Skip to main content
Free AccessScientific Investigations

The 2012 AASM Respiratory Event Criteria Increase the Incidence of Hypopneas in an Adult Sleep Center Population

Published Online: by:59


Study Objectives:

To investigate the effect of the 2012 American Academy of Sleep Medicine (AASM) respiratory event criteria on severity and prevalence of obstructive sleep apnea (OSA) relative to previous respiratory event criteria.


A retrospective, randomized comparison was conducted in an Australian clinical sleep laboratory in a tertiary hospital. The polysomnograms (PSG) of 112 consecutive patients undertaking polysomnography (PSG) for suspected OSA were re-scored for respiratory events using either 2007 AASM recommended (AASM2007Rec), 2007 AASM alternate (AASM2007Alt), Chicago criteria (AASM1999), or 2012 AASM recommended (AASM2012) respiratory event criteria.


The median AHI using AASM2012 was approximately 90% greater than the AASM2007Rec AHI, approximately 25% greater than the AASM2007Alt AHI, and approximately 15% lower than the AASM1999 AHI. These changes increased OSA diagnoses by approximately 20% and 5% for AASM2007Rec and AASM2007Alt, respectively. Minimal changes in OSA diagnoses were observed between AASM1999 and AASM2012 criteria. To achieve the same OSA prevalence as AASM2012, the threshold for previous criteria would have to shift to 2.6/h, 3.6/h, and 7.3/h for AASM2007Rec, AASM2007Alt, and AASM1999, respectively. Differences between the AASM2007Rec and AASM2012 hypopnea indices (HI) were predominantly due to the change in desaturation levels required. Alterations to respiratory event duration rules had no effect on the HI.


This study demonstrates that implementation of the 2012 AASM respiratory event criteria will increase the AHI in patients undergoing PSG, and more patients are likely to be diagnosed with OSA.


A commentary on this article appears in this issue on page 1357.


Duce B, Milosavljevic J, Hukins C. The 2012 AASM respiratory event criteria increase the incidence of hypopneas in an adult sleep center population. J Clin Sleep Med 2015;11(12):1425–1431.


The identification of obstructive apneas and hypopneas in a polysomnogram (PSG) is a key component in the diagnosis, classification, and prevalence of obstructive sleep apnea (OSA). This contribution has been recognized with multiple efforts over time to standardize definitions of these events. The first publication to standardize definitions of obstructive apneas and hypopneas was the “Chicago Criteria” (AASM1999).1 Although this document stressed that these criteria were for research purposes, the authors did encourage clinicians to consider these criteria with respect to their day-to-day practice. Of particular note were the two hypopnea definitions that could be used together in the scoring of events. The first hypopnea definition required > 50% decrease in a valid measure of breathing during sleep without any consequence (either SpO2 desaturation or EEG arousal). The second definition required a “clear amplitude reduction” (the amplitude reduction was not specified) with an associated 3% SpO2 desaturation or EEG arousal. The implementation of AASM1999 by sleep laboratories was not uniform.2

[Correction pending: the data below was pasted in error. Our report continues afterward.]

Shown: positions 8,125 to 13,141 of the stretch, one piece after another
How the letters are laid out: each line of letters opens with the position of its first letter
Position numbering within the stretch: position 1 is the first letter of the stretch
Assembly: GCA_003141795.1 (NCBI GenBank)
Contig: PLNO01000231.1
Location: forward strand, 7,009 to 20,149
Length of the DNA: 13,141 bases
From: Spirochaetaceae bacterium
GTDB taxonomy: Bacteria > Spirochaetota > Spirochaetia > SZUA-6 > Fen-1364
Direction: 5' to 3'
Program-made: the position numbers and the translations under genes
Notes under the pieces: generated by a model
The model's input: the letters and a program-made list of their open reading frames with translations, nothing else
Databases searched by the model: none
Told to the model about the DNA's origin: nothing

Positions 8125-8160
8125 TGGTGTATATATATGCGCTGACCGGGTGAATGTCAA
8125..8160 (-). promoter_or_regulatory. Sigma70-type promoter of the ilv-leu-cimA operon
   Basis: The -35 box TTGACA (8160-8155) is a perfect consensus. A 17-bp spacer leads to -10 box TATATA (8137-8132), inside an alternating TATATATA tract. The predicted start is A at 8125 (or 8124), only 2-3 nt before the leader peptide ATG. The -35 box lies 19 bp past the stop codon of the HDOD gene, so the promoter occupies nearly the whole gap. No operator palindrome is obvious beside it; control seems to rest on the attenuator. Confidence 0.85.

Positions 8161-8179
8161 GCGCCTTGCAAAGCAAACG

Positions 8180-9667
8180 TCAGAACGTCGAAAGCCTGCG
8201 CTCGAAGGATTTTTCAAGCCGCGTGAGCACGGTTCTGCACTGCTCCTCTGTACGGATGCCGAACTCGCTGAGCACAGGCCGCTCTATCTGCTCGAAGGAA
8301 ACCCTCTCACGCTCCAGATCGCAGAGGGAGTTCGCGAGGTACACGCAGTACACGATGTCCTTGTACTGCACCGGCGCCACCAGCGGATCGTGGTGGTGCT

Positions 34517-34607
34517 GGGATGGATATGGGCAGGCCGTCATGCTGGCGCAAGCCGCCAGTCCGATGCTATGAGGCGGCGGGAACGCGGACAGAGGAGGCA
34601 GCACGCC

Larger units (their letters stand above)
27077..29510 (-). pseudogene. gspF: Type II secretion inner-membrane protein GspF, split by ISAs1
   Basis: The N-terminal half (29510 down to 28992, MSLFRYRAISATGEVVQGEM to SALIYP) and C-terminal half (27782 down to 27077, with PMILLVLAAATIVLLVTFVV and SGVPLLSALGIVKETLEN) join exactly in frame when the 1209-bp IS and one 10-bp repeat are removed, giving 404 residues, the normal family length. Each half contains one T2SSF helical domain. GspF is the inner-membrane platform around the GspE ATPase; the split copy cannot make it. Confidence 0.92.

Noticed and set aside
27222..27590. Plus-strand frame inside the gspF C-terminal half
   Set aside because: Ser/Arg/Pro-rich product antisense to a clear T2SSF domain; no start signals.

Current Knowledge/Study Rationale: The rules for the scoring of hypopneas have been modified with the release of the American Academy of Sleep Medicine's 2012 version of the Manual for the Scoring Sleep and Associated Events. The clinical impact of these new recommended criteria with respect to the prevalence of OSA and OSA severity classification have not been clarified.

Study Impact: This study demonstrated that the prevalence of OSA will increase with the implementation of the AASM 2012 hypopnea criteria. Changes to the SpO2 desaturation criteria as well as the addition of the EEG arousal to the hypopnea rules contributed almost equally to the increased AHI observed in this study.

In 2007, the AASM published the Manual for the Scoring of Sleep and Associated Events (hereafter known as the 2007 Manual).3 The 2007 Manual tried to improve standardization of clinical practice and incorporate the evidence that had accrued. The rules for scoring respiratory events in the 2007 Manual included two hypopnea definitions. Unlike the AASM1999, the definitions could not be used together in the scoring of respiratory events. The recommended hypopnea definition (AASM2007Rec) required ≥ 30% decrease in nasal pressure amplitude with at least 4% SpO2 desaturation. The alternative hypopnea definition (AASM2007Alt) required ≥ 50% decrease in nasal pressure amplitude with at least 3% SpO2 desaturation or an EEG arousal. The introduction of two hypopnea definitions in the 2007 Manual has attracted some criticism,4,5 not just from a standardization point of view but also from the contrasting results in the AHI. The work of Ruehland et al.5 best demonstrated the differences between the hypopnea definitions as well as their respective differences to the AASM1999. After the release of the 2007 Manual, sleep societies outside the United States had to determine which hypopnea definition to recommend. While most sleep societies chose to use the AASM2007Rec definition, others such as Australia and New Zealand prescribed the use of AASM2007Alt as their recommended clinical hypopnea definition.6